Recognition of Chinese suzerainty over Tibet in 1950 and withdrawal of our military posts from Lhasa and Yatung brought China to our northern borders and opened another front to guard. After that, we indulged in daydreaming of Hindi Chini Bhai Bhai and neglected our defence; hence the debacle of 1962. Most shameful was the acceptance of the ceasefire, unilaterally declared by the Chinese, and not preparing to fight back. All nations have suffered tactical reverses, but they did not necessarily become strategic defeats. During WWII, the British army was down and out at Dunkirk and had to evacuate the European mainland, but it came back after four years to defeat the Germans. Similarly Singapore was lost in 1942, but the British Indian Army went back and defeated the Japanese. Why have we accepted the 1962 debacle as final? If on the Republic Day in 1963, instead of weeping over our tactical defeat and singing “Aye Mere Watan ke logo, jara aankh mein bhar lo pani’ we should have roused the nation with Netaji Subhash Bose’s INA song, “Kadam kadam barhai ja, Khushi ke geet gaye ja, Yeh  jindgi hai kaum ki, tu kaum par mitae ja”; we would have been a different nation today.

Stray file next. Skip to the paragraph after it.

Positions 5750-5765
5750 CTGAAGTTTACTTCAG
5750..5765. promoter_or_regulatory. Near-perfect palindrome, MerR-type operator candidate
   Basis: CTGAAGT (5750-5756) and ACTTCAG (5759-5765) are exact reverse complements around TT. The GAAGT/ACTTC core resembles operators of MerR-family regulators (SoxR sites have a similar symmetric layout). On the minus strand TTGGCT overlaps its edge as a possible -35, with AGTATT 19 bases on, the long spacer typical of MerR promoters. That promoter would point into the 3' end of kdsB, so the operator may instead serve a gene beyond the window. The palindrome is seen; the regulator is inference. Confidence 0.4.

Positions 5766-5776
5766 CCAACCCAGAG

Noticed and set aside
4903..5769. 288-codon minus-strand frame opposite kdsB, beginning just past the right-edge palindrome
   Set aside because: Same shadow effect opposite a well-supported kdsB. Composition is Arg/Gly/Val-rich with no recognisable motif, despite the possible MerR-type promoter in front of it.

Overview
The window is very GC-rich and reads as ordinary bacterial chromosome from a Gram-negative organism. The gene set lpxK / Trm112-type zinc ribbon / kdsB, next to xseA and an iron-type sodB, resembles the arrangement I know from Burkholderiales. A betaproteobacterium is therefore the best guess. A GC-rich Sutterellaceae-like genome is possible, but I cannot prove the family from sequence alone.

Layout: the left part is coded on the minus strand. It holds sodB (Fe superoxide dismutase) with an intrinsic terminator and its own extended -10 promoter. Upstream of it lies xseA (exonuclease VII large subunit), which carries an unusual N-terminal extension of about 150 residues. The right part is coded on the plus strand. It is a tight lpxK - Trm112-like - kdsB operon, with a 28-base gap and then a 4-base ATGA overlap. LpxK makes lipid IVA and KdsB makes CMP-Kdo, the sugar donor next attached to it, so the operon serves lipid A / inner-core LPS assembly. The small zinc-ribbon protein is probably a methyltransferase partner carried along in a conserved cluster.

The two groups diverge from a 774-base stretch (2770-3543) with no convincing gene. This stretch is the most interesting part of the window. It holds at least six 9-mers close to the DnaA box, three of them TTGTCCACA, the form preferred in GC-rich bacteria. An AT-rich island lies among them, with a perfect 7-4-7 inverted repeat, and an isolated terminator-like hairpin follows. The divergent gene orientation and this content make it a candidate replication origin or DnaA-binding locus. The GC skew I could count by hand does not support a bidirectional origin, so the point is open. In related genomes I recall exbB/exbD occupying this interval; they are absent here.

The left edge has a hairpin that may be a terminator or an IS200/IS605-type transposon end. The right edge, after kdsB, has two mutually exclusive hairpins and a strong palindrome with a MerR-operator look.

In 1965 Pakistan was emboldened after acquiring latest arms and ammunition from the US under the Baghdad Pact (later CENTO) and had seen the Indian army devastated by the Chinese in 1962. So it launched ‘Operation Gibraltar’ to capture J&K and captured some areas of Chhamb Jaurian in Jammu region. The Indian Army fought back ‘with whatever they had’ and blunted the Pakistan offensive in Punjab and Jammu region. Our major achievement was in Kashmir sector where we captured Haji Pir Pass that links Uri and Poonch, which India gave back to Pakistan at Tashkent. The army calls it “a War won on the battlefield but lost on the negotiating table”.